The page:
working remotely in a tax practice
working remotely in a tax practice

Setting up work-life balance for employees during COVID-19

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With the sudden shift to working from home caused by COVID-19, work-life balance has become even more important, yet elusive. Your firm’s employees are likely finding themselves working longer hours and faced with unprecedented stress. There is added pressure to respond faster because constant digital connectivity makes it more difficult to disconnect.

While the natural division between work and home has become blurred, all hope to change the situation is not lost. Here are some simple tips we use at Horsford Accounting & Advisory to manage our work-life balance.

Schedule, schedule, schedule

The most important way to balance your work and life is to set a schedule that works for you. Your schedule should be broken down into blocks of time you designate for different tasks: responding to emails, taking phone calls, joining meetings, doing your actual work, eating, family time, and just about anything else.

Examine your work habits and determine when you work best. Are you a morning person or night owl? For example, if you are the most focused in the morning, consider blocking off a few hours early in your day to get ahead of the curve. This may require waking up a little earlier, but it could set the tone for the rest of your day. Really, this is nothing different than going into the office a couple of hours earlier. There will be fewer interruptions and more time to yourself, and you may not have to wake up any earlier than you used to since you no longer have to get dressed or commute. Bottom line: Use the extra time to your advantage.

Productivity tip: When you start earlier, you’ll be at peak energy levels with the least amount of distraction. Use that time to knock out the most important or time-consuming tasks.

Conversely, if you are a night owl and like working late, you can handle your calls and meetings during the day and save the brunt of the heavy lifting for later in the day. Some employees, for example, wait until the evening to respond to lesser important emails and tasks.

However you determine your schedule, make sure it is flexible yet consistent. Consistency allows others to know when you are available – which brings me to the next tip.

Set clear boundaries

Having clear boundaries between work and life is essential for maintaining balance. A clear boundary is a block of time with a soft start/stop time that lets others know when you are available. For example, you can be available 8:30 a.m. until noon, break for lunch, and then again from 1 p.m. to 5 or 5:30 p.m. Or, it could be all pencils down by dinner time, whenever that is that night.

I say soft start/stop as a nod to flexibility. It’s often better to work until you reach a suitable stopping point as opposed to abruptly stopping and breaking your cycle of productivity. Hard stops also don’t leave room for overages. We’ve all been on that call that goes beyond the hour, setting us back for the rest of the day. By having a soft stop with say, an hour buffer, others will have an idea of when you’re logging off for the day, but you will still demonstrate flexibility when needed. Once others are aware of your schedule, they generally make an effort to fit all requests within that time.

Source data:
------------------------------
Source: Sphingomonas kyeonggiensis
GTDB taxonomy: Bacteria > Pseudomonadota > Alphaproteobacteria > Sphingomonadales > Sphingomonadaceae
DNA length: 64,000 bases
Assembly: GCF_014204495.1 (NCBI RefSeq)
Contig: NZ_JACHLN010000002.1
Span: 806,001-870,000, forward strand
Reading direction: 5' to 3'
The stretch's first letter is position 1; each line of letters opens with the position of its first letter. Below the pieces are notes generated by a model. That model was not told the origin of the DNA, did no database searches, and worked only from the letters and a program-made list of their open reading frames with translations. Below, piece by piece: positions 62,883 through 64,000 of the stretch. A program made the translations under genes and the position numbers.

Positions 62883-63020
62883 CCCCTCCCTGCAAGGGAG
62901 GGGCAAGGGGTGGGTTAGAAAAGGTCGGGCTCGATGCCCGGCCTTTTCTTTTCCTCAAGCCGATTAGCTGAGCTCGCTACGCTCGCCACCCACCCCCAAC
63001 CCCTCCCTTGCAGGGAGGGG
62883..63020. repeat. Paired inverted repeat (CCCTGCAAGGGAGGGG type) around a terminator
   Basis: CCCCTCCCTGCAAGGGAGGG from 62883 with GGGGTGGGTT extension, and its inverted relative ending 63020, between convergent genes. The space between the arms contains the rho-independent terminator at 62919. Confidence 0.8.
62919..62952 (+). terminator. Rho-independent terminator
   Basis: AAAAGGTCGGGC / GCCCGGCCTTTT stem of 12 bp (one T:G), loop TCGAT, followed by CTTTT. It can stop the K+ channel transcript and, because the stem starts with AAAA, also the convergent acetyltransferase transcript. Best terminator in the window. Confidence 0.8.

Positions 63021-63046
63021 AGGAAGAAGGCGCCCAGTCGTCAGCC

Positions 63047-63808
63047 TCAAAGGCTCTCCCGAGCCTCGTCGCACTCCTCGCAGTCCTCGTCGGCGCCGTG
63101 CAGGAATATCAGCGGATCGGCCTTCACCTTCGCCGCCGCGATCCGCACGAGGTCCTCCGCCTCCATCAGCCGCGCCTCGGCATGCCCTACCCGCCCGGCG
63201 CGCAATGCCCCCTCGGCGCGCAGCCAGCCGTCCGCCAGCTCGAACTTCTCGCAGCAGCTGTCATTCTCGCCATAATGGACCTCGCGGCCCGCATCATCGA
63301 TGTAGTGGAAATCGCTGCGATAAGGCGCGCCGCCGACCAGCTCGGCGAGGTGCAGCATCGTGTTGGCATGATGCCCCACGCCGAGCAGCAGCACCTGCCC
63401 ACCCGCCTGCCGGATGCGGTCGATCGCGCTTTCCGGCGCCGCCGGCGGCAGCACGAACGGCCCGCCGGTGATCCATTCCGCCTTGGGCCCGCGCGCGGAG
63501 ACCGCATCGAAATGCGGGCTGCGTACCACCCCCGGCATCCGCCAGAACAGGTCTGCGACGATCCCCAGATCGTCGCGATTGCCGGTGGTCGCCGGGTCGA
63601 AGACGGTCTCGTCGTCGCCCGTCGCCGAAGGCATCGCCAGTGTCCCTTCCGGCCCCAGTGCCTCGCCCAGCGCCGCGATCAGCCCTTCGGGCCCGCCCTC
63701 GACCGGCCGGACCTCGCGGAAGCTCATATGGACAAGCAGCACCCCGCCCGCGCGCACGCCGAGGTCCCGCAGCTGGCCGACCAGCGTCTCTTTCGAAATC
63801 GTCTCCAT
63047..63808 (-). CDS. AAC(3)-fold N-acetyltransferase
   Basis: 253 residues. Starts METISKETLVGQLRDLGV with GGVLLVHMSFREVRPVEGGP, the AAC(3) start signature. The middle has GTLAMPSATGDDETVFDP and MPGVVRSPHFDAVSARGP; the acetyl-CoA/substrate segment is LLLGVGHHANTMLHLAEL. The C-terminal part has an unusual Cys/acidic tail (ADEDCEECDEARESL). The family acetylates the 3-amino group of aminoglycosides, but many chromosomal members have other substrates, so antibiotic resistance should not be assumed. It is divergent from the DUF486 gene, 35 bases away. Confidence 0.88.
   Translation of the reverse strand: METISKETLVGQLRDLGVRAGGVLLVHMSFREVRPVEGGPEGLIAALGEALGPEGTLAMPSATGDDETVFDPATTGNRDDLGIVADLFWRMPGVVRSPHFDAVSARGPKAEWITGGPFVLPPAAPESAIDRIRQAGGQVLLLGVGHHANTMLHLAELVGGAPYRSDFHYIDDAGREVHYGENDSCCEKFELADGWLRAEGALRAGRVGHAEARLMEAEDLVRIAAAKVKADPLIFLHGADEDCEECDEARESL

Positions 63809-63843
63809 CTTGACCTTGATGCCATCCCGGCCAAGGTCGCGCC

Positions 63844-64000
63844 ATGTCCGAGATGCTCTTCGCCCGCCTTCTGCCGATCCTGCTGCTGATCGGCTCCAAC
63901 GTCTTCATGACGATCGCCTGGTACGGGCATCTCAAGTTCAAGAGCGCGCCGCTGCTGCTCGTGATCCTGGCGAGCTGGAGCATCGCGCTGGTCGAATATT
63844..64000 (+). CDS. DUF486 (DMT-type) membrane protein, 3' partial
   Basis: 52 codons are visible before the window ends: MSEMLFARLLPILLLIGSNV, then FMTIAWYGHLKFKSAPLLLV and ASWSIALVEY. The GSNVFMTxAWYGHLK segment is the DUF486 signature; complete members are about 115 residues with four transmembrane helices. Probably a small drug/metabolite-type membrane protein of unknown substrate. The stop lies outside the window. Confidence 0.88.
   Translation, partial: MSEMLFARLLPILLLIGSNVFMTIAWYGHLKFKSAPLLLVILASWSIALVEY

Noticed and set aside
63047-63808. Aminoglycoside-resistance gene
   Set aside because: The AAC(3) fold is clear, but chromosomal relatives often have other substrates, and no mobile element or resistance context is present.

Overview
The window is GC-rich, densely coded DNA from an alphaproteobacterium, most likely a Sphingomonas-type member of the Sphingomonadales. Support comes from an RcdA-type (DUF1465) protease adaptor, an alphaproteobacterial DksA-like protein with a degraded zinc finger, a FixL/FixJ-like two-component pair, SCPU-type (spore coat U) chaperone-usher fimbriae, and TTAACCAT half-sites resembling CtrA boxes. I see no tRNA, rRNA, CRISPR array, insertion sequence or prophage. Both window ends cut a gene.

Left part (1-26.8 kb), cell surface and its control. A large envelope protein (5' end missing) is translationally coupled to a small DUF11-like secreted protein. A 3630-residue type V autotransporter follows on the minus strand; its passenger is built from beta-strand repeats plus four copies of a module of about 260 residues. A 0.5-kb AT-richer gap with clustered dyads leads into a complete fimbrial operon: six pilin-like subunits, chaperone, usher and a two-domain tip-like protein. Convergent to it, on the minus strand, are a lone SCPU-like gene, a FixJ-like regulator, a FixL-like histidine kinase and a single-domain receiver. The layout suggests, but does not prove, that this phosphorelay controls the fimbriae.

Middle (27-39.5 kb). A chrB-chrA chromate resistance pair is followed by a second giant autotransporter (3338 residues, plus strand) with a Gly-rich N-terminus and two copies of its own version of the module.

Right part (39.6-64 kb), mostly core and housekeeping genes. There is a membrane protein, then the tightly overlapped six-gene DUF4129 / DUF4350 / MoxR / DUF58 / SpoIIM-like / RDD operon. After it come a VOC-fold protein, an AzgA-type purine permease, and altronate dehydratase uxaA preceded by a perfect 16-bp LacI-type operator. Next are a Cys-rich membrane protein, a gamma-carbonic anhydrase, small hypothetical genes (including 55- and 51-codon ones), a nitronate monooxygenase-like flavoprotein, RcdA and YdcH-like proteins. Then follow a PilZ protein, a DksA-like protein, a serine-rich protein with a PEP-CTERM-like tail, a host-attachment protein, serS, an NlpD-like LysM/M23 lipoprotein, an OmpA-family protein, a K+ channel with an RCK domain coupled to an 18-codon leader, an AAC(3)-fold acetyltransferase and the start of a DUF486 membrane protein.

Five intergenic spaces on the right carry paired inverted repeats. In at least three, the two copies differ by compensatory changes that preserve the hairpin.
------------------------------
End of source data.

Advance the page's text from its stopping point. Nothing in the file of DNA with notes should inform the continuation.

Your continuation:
Dedicate some time for yourself or family activities where you are completely disconnected from work. Depending on your work situation, you may not be able to completely unplug, but make an effort to put the work phone away and shut down your computer. Some of our employees shut off their work phones and computers, and leave an out-of-office message with their cell phone number in case of emergencies. This again demonstrates flexibility. You are making it clear that you are not actively checking your work email, but you are still reachable if something blows up. I’ve had to contact someone in a similar situation and definitely thought twice about the urgency of the request before contacting them.

Going further, you can also help others manage their work-life balance by thinking twice about when you send emails. Considering people’s urgency to reply, try to avoid sending non-essential emails outside of work hours if possible. What if you were the recipient? You would probably think about the matter all night or until you get it done. If it’s not urgent, save it for tomorrow.

Create a designated workspace

In the past, you would normally have a designated workspace in the office, but working from home has changed that. Try to have a physical separation between your workspace and your living area, if space allows. A home office allows you to enter an area that is solely for work. Of course, not everyone has a home office, but there are good alternatives.

If you live in an apartment, you can transform an area, perhaps the couch, into your workspace. Once work is over for the day, pack up all work-related items and remove them completely from the area. Out of sight, out of mind. If you live with a significant other, try working in separate areas to minimize distractions during work hours. Only enter their workspace when absolutely necessary – not unlike you showing up to their real office when you’re not working from home.

Here are a few more simple tips to maintain your work-life balance:

  • Take mental breaks.
  • Meal prep so that you can maximize your work time during the day.
  • Avoid working on weekends, if possible.
  • Schedule family and social time.
  • Step away from screens (laptops, phones, TVs, and tablets) and get outside!

What are some of the work-life balance tips you and your staff recommend? Leave a comment below to share your ideas with other tax professionals.

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